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International Nurses Day - 12 May 2019

9 May 2019
We will be celebrating International Nurses Day this Sunday, here's a message from our Director of Nursing and Allied Health Professionals, Paula Hull, together with a few examples of our wonderful nursing staff explaining how they got into nursing.  

Big thanks to all our nursing staff, and particularly those who volunteered to tell their story.  

Golda Devadason Ward Manager

Golda has recently joined Southern Health and has been working in mental health nursing for the past 15 years. Originally from India where she did her nursing training and starting working in mental health, Golda came over to the UK in 2003 and within a year was working as a ward manager. She is very patient focused and her ethos is to treat each patient as if there were a member of her own family. Her interest in older people came from her experience as child as she sadly lost her elderly parents when she was in her teens and this inspired her to look after those with dementia and care for them as if they were her own family. 

She is now the ward manager at Southern Health Beaulieu Ward caring for older people with dementia. She loves working with patients, their families and carers and feels that she can make a real difference, however small, to the quality of life for those living with dementia. 
Thank you Golda, you are an inspiring nurse. #ind2019

Emma Wadey Deputy Director of Nursing
Emma is such an inspiring nurse to speak to. She is one of the highest qualified nurses at Southern Health, she is also a senior clinical adviser to NHS Improvement. However she describes herself as first and foremost a mental health nurse – dedicated to working with those in the most distressing, vulnerable state through no fault of their own.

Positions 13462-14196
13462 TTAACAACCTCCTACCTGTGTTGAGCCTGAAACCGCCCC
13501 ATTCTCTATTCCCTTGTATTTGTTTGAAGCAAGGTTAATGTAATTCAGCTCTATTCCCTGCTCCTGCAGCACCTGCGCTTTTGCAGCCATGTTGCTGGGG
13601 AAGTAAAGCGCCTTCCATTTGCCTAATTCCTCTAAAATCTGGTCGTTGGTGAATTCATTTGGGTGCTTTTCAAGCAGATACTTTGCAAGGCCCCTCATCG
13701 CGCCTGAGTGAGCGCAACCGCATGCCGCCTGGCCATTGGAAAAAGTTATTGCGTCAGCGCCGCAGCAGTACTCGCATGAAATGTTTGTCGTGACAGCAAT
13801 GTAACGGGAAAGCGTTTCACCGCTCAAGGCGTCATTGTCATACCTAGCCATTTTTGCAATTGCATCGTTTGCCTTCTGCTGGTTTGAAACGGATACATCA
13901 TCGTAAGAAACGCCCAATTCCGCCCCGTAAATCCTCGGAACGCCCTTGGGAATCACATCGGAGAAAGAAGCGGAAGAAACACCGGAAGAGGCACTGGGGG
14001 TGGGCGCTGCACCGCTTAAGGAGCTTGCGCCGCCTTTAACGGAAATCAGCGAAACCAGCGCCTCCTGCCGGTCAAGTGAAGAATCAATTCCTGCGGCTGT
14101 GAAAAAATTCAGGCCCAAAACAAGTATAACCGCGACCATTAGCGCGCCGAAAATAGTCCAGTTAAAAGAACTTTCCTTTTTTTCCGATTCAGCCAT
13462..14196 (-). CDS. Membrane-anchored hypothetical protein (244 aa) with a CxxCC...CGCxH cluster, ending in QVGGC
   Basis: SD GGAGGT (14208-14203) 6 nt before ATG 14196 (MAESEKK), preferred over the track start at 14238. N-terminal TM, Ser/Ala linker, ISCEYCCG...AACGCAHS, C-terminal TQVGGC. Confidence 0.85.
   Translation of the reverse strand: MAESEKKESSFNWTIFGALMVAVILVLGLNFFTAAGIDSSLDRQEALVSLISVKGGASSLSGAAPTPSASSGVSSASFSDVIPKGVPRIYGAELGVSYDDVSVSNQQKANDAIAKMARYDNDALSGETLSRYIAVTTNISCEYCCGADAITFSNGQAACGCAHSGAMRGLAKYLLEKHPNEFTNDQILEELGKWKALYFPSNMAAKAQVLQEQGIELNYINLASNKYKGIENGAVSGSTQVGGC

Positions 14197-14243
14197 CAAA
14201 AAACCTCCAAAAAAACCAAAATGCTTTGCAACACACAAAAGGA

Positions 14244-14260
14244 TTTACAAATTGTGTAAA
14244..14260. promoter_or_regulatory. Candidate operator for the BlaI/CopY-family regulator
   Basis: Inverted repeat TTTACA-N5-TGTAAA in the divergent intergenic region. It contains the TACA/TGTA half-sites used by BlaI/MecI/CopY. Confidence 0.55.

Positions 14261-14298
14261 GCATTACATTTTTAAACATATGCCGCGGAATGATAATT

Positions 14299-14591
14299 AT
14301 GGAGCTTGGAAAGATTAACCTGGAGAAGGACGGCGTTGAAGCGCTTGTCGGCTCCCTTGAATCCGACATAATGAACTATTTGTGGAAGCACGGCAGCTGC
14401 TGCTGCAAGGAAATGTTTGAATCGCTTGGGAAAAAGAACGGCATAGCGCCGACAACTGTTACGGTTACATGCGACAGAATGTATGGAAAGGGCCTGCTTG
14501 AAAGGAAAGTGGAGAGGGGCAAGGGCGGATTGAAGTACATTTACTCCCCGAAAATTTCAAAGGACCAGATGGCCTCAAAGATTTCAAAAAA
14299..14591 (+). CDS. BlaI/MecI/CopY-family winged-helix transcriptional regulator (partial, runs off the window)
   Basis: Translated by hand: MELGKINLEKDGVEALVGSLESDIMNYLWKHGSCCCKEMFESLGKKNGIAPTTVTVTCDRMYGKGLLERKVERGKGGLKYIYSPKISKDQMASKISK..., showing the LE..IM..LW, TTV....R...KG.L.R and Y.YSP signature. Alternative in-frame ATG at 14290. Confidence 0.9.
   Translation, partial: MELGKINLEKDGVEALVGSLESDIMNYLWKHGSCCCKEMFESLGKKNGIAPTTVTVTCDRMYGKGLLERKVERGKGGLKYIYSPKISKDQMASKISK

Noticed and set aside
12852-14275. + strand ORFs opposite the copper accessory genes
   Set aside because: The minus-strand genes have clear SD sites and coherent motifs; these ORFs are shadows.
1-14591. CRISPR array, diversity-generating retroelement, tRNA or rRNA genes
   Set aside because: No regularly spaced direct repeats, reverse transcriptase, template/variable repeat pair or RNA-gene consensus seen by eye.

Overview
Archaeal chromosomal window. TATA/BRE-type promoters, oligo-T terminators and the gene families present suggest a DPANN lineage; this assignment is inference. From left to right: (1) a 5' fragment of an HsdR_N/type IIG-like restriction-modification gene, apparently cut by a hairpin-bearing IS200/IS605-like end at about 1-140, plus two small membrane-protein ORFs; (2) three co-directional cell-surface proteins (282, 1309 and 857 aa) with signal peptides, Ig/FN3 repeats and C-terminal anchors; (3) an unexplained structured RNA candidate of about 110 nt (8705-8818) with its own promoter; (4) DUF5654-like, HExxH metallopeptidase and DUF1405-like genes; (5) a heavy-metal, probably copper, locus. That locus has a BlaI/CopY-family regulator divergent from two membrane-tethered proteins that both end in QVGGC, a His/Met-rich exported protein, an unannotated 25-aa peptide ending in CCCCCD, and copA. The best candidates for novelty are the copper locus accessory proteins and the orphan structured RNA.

She is so passionate about mental health nursing and nursing “found her” when she was working in a care home. She is now one of the leading nurses in the country, and is renowned nationally for her work on suicide prevention. She got into nursing to make the biggest difference to people when they are at their most vulnerable. She has been instrumental in innovative treatment for those people experiencing the most complex, traumatic, distressful forms of mental health crisis. She has worked in prisons and police forces to change the attitude towards mental health. She takes on the most complex cases where others may have felt there was nothing else that could be done. She doesn’t give up and believes that “every life matters”. She remains in clinical practice which enables her to stay focused on better outcomes for those in distress. She is key in providing training pathways to help develop the current and next generation of nursing. Innovative and determined sums Emma up – she strives to make a difference. 
Thank you Emma, you are an inspiration to us all #ind2019
Abi Barkham

Abi has been a nurse for the last 33 years and now specialises in older people with frailty. She really enjoys working with older people and their families to develop plans for their care and is an ambassador for frailty champions. 

She is also passionate about research and 2 days a week works at supporting nurses with their interests in research and development and encouraging them to pursue their own careers in nursing. 
Her nursing career has given her opportunities to explore all the diverse aspects of nursing and develop her clinical expertise in frailty as well as pursue her research ambitions. She is an advocate of training and development and would welcome the opportunity to discuss this with any staff across the Trust, whether they are nurses or considering pursuing a career in nursing.